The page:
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Front. Microbiol., 01 December 2016 |

Immuno Affinity SELEX for Simple, Rapid, and Cost-Effective Aptamer Enrichment and Identification against Aflatoxin B1

  • Microbiology Division, Defence Food Research Laboratory, Mysore, India

Aflatoxins are naturally occurring mycotoxins that contaminate food and agro commodities, leading to acute and chronic health conditions in human and animals. In the present work, an attempt was made to generate high-affinity single stranded DNA aptamers that specifically bind to Aflatoxin B1 (AFB1) by a modified Systemic Evolution of Ligands by Exponential Enrichment (SELEX) procedure with the aid of Immunoaffinity columns. Ten rounds of SELEX and alternating three counter SELEX rounds with a cocktail of related and other mycotoxins were performed to enhance the specificity. Resultant 105 aptamers were clustered into 12 groups according to their primary sequence homology. Candidates with lowest Gibbs free energy (dG value) and unique stem loop structures were selected for further characterization. Aptamers, AFLA5, AFLA53, and AFLA71 exhibiting lower Kd values (50.45 ± 11.06, 48.29 ± 9.45, and 85.02 ± 25.74 nM) were chosen for development of ELONA and determination of purification ability of toxin. The detection limit (LOD) of AFLA5 and AFLA71 was 20 and 40 ng/ml, respectively. HPLC analysis implied that selected aptamers were able to recover and quantify 82.2 to 96.21% (LOQ – 53.74 ng) and 78.3 to 94.22% (LOQ – 66.75 ng) of AFB1 from spiked corn samples, respectively. These findings indicate, immunoaffinity based SELEX can pave an alternative approach to screen aptamers against mycotoxin detection and purification.


Aflatoxins are highly toxic difuranocoumarin derivatives produced by the genus Aspergillus, mainly by Aspergillus flavus, A. parasiticus, and A. nomius (Yu, 2012; Markov et al., 2013). Six out of eighteen different types of aflatoxins have been identified as the most predominant contaminants in food, agriculture, and dairy products that are designated as Aflatoxin B1, B2, G1, G2, M1, and M2 (Bakırdere et al., 2012). Among these, Aflatoxins B1 (AFB1) is classified as a group 1A carcinogen by International Agency for Research on Cancer (IARC) since it leads to liver damage and hepatocellular carcinoma apart from plentiful of deleterious health conditions (IARC, 2004; Liu and Wu, 2010; Marin et al., 2013). Therefore, aflatoxin contamination is a major concern in global food safety, urging many countries to set stringent regulations on their occurrences. The guidelines set by Food Safety and Standards Authority of India limit aflatoxins to 15 and 30 ppb in cereals and spices, respectively (FSSAI, 2015). Additionally, Food and Drug Administration (FDA) has set permissible levels to 20 ppb in food and 300 ppb in livestock feed; whereas, European Union (EU) stipulate an acceptable range upto 2 ppb of AFB1 and 4 ppb of total aflatoxins in cereal products (European Union Commission, 2006; Le et al., 2010).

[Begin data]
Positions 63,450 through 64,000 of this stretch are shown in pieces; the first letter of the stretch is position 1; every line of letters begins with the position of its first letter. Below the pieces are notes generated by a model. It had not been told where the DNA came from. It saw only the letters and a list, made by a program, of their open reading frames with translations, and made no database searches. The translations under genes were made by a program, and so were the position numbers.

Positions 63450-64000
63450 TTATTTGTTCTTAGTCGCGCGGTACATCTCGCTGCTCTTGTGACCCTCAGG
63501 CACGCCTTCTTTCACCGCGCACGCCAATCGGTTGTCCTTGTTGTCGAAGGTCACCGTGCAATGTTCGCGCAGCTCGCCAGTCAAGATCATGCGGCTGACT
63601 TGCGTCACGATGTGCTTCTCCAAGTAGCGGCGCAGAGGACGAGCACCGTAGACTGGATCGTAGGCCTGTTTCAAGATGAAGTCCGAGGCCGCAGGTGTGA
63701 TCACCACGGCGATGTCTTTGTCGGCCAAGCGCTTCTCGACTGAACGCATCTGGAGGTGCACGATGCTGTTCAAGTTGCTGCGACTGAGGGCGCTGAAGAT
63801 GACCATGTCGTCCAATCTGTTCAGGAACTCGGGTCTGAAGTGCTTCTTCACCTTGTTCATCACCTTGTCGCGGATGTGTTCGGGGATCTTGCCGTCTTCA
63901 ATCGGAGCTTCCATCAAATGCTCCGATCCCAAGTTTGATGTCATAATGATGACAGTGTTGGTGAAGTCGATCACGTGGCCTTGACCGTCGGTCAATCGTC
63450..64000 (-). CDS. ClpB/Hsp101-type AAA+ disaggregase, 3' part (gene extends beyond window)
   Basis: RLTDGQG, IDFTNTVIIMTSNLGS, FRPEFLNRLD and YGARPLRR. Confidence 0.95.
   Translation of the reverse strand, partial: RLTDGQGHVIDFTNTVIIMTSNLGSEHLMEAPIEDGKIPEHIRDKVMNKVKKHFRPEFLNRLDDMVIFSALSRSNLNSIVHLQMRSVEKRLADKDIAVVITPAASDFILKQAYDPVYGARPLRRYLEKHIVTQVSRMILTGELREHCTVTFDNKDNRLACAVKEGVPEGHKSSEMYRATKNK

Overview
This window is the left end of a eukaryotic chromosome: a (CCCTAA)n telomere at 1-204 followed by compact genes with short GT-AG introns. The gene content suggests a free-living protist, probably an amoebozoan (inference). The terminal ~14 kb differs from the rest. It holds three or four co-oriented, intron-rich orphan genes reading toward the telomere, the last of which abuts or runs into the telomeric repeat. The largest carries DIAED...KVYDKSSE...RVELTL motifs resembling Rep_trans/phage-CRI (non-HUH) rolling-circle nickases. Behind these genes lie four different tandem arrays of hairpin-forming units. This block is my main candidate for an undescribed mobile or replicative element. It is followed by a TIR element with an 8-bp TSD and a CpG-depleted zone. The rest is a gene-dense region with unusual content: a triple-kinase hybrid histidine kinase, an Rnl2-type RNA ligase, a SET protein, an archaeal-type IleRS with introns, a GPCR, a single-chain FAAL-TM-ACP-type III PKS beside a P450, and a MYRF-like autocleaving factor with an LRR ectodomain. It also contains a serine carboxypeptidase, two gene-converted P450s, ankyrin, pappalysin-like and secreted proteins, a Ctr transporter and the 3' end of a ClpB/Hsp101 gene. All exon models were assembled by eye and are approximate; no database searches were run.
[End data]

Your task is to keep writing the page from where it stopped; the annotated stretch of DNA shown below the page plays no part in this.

Till date, various techniques like High Performance Liquid Chromatography (HPLC), Liquid Chromatography Mass Spectrometry (LC-MS), and Gas Chromatography Mass Spectrometry (GC-MS) are officially accepted as qualitative and quantitative analytical methods for AFB1 detection. These analytical methods are laborious, expensive with requirement of sophisticated equipment, skilled personnel and complicated sample preparation processes that limit their application to laboratories (Köppen et al., 2010; McDaniel et al., 2011). Molecular techniques like PCR, RT-PCR are available for the detection of aflatoxigenic fungi but matrix associated inhibitors in the samples may lead to inaccurate results (Levin, 2012). Immuno assays such as Enzyme Linked Immunosorbent Assays (ELISA), fluorescence polarization immunoassay, immuno chromatographic assay and immunosensors have paved potential path for development of rapid detection systems in the field of mycotoxins (Saha et al., 2007; Suzuki et al., 2007; Liu et al., 2008; Kanungo et al., 2011; Wang et al., 2013; Venkataramana et al., 2015). However, high production costs, instability of antibodies in different environmental conditions restrict their applications (Shim et al., 2014). In this regard, there is an increasing need for the development of suitable alternatives for detection of mycotoxin contamination in food and agro commodities.